June 26, 2019

Greta Van Fleet Raises Question About Familiar Sound

posted on: Thursday January 31, 2019

Is it Right to Judge a Band Simply by Comparison? 

by Peter Keough ’20 A&E Staff

Horizontal band still Greta Van Fleet

PHOTO COURTESY OF TRAVIS SHINN

During its midseason debut on Jan. 19, Saturday Night Live hosted the up-and-coming Michigan rock outfit Greta Van Fleet as their musical guest. Comprised of frontman Josh Kiszka, brothers Jake and Sam Kiszka on guitar and bass, and drummer Danny Wagner, the band took the stage decked out in vests, feathers, and retro-clothes. During their time on stage, the band strutted around and performed renditions of their popular tracks “Black Smoke Rising” and “You’re the One” from their albums From the Fires (2017) and Anthem of the Peaceful Army (2018), respectively. 

With two successful albums and three separate Grammy nominations (Best New Artist, Best Rock Performance, and Best Rock Album) already under their belts, it would not be surprising if Greta Van Fleet found widespread popularity and acclaim. And to some extent, they have.  However, much of the immediate response to their SNL debut and work as a whole has followed a single critical trend—people think they sound too much like Led Zeppelin. 

The band has been compared to the British heavy metal pioneers virtually since their inception, and it does not seem like this association will be going away anytime soon. In fact, many critics took to the internet immediately following Greta Van Fleet’s SNL act and continued this Zeppelin rhetoric without missing a beat.  Even Robert Plant himself, legendary singer and leader of Led Zeppelin, has acknowledged Greta Van Fleet and joked that their sound reminds him very much of Zeppelin’s first album. 

As one might imagine, the band is certainly aware of this criticism which remains attached to their rise to fame. In an interview with Rolling Stone’s Andy Greene, Josh Kiszka acknowledged this frequently-made critique of his band’s sound. He said, “Ultimately, I’d like to think that there’s substance to what we’re doing.” Kiszka continues, “Obviously, we hear the similarity…That’s one influence of ours. But at this point, it’s like ‘Okay, we’ve acknowledged that. Let’s move on.’” Essentially, Kiszka and his bandmates want the world to stop viewing them from the one-dimensional perspective of “Hey, these guys sound like so and so.”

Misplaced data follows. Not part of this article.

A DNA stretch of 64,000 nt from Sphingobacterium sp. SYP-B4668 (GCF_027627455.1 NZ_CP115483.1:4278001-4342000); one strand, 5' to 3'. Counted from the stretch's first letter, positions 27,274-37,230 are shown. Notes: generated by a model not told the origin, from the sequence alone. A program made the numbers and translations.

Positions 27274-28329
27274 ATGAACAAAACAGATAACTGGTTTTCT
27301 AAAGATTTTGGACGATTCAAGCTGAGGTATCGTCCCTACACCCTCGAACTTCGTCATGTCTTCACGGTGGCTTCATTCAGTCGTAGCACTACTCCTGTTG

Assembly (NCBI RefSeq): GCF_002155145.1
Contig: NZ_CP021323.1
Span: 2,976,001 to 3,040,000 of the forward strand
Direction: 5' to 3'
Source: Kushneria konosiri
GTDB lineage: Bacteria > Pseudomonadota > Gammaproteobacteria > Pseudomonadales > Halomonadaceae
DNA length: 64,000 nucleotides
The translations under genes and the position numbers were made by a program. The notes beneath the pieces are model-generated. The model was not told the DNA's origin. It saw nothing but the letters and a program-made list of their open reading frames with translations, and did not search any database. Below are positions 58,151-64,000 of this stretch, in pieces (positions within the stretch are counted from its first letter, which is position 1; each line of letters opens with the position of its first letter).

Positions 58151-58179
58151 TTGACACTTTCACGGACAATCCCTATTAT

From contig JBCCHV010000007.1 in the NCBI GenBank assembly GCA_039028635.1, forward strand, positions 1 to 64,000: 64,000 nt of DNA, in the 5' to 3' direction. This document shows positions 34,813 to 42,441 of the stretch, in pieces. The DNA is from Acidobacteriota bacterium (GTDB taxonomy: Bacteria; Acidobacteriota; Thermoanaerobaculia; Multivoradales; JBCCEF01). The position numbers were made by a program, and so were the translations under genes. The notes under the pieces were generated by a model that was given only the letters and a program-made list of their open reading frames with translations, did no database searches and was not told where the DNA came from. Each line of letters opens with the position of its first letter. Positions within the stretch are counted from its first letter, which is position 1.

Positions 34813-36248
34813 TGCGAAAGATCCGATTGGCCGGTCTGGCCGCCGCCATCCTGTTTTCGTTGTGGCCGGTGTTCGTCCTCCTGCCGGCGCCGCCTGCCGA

This perspective is not just reserved for trolls on social media, either. Publications like Pitchfork magazine have doled out particularly scathing reviews from this viewpoint, giving their album Anthem of the Peaceful Army a 1.6 out of 10 and writing “Greta Van Fleet sounds like they did weed exactly once, called the cops, and tried to record a Led Zeppelin album before they arrested themselves.” 

Despite the criticism, the boys of Greta Van Fleet, all in their late teens or early 20s, have not only gained a large following over the past year or so, but also multiple Grammy nominations. With talent, followers, and an abundance of energy and potential, it would be foolish to count this band out already. Someday, music listeners may even be saying that new bands sound just like Greta Van Fleet. 

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